OK. So People Rarely Ask What Have The Romans Ever Done For Gardeners. But Perhaps We Should. I Explain Why In This Post About Archaeobotany.
In Life if Brian, John Cleese raises a question to his band of fellow freedom fighters,
“What have the Romans ever done for us?”Monty Python / John Cleese
“What have the Romans ever done for us?” isnt actually a joke. It’s a very serious question.
Simple. Because Without The Romans Our Vegetable & Fruit Gardens Would Be Near Bare. Arguably we need to know the answer to What Have The Romans Ever Done For Gardeners?
You see the Romans brought many of today’s veg and fruit to the country and without them our plates would be empty. OK, not quite empty, but many of the things we consider as being British were actually brought her by the Romans.
And some of them actually adorn dishes such as Chicken Tandoori and other Asian dishes. Does this surprise you?
The History Of Vegetables, Fruit And Other Foods In Britain: An Answer to What Have The Romans Ever Done For Gardeners?
Before the Romans conquered Britain the British diet was quite restricted. The main reason being that during the Ice Age virtually all the plants were wiped out in all but the most southern parts of the country. But as people repopulated Britain, from the south or having travelled over the land bridge where the English Channel now separates us from Europe, they brought a few veg and fruit with them, but there were few plants we’d recognise as today’s garden staples.
The ice age lasted until around 11500 years ago. And if we zip forward to when the Romans came here in 43 AD, until the left in 410 AD they brought more and more Mediterranean and other global plants and animals. Of course a few plants got here before the Romans, with for example the Phoenicians, but they were few. Surprisingly though, wine and olive oil were traded in the Late Iron Age.
But while there is archaeobotanical evidence for several introduced Mediterranean fruits and herbs at selected Late Iron Age sites in Europe (e.g. Kreuz 2004), there is only one record of fig from the Late Iron Age port at Hengistbury Head (Cunliffe 2000, 191–92) and little else to date.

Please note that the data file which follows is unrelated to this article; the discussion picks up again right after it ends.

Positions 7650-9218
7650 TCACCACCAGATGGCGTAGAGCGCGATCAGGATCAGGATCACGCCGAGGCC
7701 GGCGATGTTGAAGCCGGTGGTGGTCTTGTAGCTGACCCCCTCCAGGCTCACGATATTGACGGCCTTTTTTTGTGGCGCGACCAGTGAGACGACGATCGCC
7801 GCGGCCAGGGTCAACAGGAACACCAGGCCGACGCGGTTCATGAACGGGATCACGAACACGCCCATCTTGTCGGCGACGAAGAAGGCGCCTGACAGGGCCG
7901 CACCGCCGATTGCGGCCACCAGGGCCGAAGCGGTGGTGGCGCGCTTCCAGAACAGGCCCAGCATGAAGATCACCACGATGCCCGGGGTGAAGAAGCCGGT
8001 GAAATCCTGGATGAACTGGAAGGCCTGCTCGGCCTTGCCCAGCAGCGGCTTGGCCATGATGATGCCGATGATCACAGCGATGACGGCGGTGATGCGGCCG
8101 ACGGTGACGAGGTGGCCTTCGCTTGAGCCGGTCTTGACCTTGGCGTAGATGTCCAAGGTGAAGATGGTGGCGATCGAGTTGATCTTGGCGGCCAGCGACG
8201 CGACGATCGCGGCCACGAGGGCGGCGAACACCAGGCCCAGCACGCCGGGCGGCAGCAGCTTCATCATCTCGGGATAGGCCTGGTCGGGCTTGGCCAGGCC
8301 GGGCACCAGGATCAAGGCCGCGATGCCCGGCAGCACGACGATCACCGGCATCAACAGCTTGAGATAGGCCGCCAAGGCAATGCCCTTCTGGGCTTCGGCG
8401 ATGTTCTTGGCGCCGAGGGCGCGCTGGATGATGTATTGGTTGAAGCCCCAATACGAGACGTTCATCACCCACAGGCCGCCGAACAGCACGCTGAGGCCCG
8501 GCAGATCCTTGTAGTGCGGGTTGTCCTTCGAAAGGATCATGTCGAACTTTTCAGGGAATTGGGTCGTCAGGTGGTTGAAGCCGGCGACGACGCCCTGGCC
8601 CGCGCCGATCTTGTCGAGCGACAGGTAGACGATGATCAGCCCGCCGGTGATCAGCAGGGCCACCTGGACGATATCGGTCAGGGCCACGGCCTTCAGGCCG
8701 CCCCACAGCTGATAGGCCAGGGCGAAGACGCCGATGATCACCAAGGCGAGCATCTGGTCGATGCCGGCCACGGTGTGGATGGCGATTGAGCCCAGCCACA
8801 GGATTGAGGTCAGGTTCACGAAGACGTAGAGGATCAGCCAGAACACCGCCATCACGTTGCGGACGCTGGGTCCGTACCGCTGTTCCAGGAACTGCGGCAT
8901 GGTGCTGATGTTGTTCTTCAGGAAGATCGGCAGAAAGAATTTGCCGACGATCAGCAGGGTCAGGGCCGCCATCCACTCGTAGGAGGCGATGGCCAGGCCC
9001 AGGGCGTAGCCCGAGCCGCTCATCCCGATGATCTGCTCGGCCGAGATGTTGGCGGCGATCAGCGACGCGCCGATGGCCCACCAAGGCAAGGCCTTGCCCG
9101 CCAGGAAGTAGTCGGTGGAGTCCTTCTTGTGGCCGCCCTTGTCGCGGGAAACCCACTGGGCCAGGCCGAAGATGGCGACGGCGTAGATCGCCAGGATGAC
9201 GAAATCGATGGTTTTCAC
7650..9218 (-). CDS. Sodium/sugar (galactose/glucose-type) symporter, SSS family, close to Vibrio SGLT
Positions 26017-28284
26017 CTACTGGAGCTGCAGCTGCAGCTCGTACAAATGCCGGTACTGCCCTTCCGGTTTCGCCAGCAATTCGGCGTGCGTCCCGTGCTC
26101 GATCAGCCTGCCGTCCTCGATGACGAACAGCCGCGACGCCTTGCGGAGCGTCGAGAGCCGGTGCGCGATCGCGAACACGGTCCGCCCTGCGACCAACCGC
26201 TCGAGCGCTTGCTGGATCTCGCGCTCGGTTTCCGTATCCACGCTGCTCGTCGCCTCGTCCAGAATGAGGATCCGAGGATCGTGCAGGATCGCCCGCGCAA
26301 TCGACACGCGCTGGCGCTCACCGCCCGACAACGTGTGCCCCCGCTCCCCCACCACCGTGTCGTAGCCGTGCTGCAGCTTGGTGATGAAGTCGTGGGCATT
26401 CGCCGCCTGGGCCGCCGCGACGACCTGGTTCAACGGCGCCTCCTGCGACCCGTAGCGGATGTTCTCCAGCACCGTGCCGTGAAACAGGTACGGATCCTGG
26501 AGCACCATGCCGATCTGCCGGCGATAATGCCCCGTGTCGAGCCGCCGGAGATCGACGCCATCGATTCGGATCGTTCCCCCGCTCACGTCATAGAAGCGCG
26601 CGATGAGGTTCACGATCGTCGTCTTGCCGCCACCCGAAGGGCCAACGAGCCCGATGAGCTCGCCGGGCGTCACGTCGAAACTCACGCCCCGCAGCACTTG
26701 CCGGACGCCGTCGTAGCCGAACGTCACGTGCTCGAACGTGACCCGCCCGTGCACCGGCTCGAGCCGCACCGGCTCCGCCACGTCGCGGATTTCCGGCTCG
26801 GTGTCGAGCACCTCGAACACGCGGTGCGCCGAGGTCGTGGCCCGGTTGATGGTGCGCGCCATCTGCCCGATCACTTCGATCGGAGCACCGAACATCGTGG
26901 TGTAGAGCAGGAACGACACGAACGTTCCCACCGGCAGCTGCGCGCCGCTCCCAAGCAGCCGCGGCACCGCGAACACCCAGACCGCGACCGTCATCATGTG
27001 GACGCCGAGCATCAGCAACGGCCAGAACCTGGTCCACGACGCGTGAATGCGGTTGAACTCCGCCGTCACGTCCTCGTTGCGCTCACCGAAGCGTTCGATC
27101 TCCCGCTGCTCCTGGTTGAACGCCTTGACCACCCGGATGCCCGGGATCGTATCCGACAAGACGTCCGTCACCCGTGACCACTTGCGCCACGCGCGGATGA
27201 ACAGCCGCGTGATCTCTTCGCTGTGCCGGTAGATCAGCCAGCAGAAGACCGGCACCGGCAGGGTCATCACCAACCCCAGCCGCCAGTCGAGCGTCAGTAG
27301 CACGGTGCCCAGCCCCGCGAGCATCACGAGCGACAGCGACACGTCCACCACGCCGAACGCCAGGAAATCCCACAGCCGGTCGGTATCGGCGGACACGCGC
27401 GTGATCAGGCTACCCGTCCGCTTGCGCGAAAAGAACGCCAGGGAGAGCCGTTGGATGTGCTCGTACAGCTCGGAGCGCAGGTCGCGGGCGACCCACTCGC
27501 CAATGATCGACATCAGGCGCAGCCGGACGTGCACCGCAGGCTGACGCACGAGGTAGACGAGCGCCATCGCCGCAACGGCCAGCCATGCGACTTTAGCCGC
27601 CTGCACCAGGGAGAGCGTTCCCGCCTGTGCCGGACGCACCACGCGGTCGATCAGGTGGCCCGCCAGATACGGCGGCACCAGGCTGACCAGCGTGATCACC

What Food Plants Did The Romans Bring to the UK?
According to researcher Marijke Van der Veen they Romans brought around 50 new species to Britain. Marijke Van der Veen is an archaeobotanist (there’s a video about archaeobotany later in this post) and with her colleagues, Alexandra Livarda and Alistair Hill, wrote a fascinating paper on the plants introduced by the Romans.
That paper is entitled “New Plant Foods in Roman Britain — Dispersal and Social Access” and it’s available via the link.
Van der Veen is Dutch and her interest with British archaeobotany is probably explained by the fact that she is Emeritus Professor of Archeology at the University of Leicester. Later I’ll explain how she discovered the information I’m about to present, but first let’s look at the list of plants she identified.
The following plant foods (mostly fruits, herbs and vegetables) were introduced during the Roman period.
Some existed in a wild form before, but weren’t farmed as they were inferior in various ways, e.g. size or flavour. Where wild forms of a taxon occur in Britain or where the introduced status is uncertain this is annotated as follows: (n) wild form is native in Britain; (?n) possibly native, (? intrd.) probably introduced (after Stace 1997). State refers to Clive Stace, the author of New Flora of the British Isles, the standard plant ID textbook.
Millet, Panicum miliaceum L.
Einkorn, Triticum monococcum L.
Lentil, Lens culinaris Medik.
Bitter vetch, Vicia ervilia (L.) Willd.
Fig, Ficus carica L.
Grape, Vitis vinifera L.
Mulberry, Morus nigra L.
Olive, Olea europea L.
Peach, Persica vulgaris Miller
Date, Phoenix dactylifera L.
Pomegranate, Punica granatum L.
Apple, Malus sp. (N) z (intrd.)
Pear, Pyrus sp.
Sweet cherry, Prunus avium L. (N)
Sour cherry, Prunus cerasus L.
Cherry plum, Prunus cerasifera Ehrh.
Plum, Prunus domestica L. Ssp.
Domestica damson, Prunus domestica L. Ssp. Insititia
Leaf beet, Beta vulgaris L. (N)
Rape, Brassica napus L.
Cabbage, Brassica oleracea L. (?N)
Turnip, Brassica rapa L. (? Intrd.) Leek, Allium porrum L.
Cucumber, Cucumis sativus L.
Carrot, Daucus carota L. (N)
Parsnip, Pastinaca sativa L. (N)
Lettuce, Lactuca sativa L.
Asparagus, Asparagus officinalis L. (N)
Brassica rapa have been kept separate in some analyses, but combined under ‘Brassicas’ in others, but it needs to be stressed here that the records of these foods are not complete. Their seeds are very difficult to identify to species level and often are allocated to genus level, Brassica spp. This last category was not recorded due to an oversight. Moreover, there are several foods for which we cannot distinguish between the wild and cultivated forms on the basis of seeds alone: black mustard, mint, carrot, leaf beet, parsnip and celery (for a discussion, see below).